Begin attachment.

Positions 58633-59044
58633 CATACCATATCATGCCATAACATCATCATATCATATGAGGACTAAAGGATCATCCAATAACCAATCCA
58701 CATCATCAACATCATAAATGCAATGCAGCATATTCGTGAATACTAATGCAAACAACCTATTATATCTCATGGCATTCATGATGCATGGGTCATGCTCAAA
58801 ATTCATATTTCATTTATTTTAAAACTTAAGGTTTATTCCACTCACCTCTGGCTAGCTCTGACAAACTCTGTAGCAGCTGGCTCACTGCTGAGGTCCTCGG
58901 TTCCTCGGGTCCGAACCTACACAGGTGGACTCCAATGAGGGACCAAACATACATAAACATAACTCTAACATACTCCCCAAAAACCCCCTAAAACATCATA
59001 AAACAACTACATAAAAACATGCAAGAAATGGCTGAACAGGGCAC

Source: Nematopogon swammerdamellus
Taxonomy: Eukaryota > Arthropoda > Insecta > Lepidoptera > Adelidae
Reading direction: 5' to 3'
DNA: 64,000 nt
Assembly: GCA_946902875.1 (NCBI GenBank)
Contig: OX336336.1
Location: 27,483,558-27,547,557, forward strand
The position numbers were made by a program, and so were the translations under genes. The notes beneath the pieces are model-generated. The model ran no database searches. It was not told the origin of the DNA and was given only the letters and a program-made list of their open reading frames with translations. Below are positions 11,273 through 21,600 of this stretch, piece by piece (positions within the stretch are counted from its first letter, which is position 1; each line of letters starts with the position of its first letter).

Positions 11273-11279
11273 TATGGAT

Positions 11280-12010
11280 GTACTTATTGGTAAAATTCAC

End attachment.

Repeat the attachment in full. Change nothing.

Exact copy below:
Positions 58633-59044
58633 CATACCATATCATGCCATAACATCATCATATCATATGAGGACTAAAGGATCATCCAATAACCAATCCA
58701 CATCATCAACATCATAAATGCAATGCAGCATATTCGTGAATACTAATGCAAACAACCTATTATATCTCATGGCATTCATGATGCATGGGTCATGCTCAAA
58801 ATTCATATTTCATTTATTTTAAAACTTAAGGTTTATTCCACTCACCTCTGGCTAGCTCTGACAAACTCTGTAGCAGCTGGCTCACTGCTGAGGTCCTCGG
58901 TTCCTCGGGTCCGAACCTACACAGGTGGACTCCAATGAGGGACCAAACATACATAAACATAACTCTAACATACTCCCCAAAAACCCCCTAAAACATCATA
59001 AAACAACTACATAAAAACATGCAAGAAATGGCTGAACAGGGCAC

Source: Nematopogon swammerdamellus
Taxonomy: Eukaryota > Arthropoda > Insecta > Lepidoptera > Adelidae
Reading direction: 5' to 3'
DNA: 64,000 nt
Assembly: GCA_946902875.1 (NCBI GenBank)
Contig: OX336336.1
Location: 27,483,558-27,547,557, forward strand
The position numbers were made by a program, and so were the translations under genes. The notes beneath the pieces are model-generated. The model ran no database searches. It was not told the origin of the DNA and was given only the letters and a program-made list of their open reading frames with translations. Below are positions 11,273 through 21,600 of this stretch, piece by piece (positions within the stretch are counted from its first letter, which is position 1; each line of letters starts with the position of its first letter).

Positions 11273-11279
11273 TATGGAT

Positions 11280-12010
11280 GTACTTATTGGTAAAATTCAC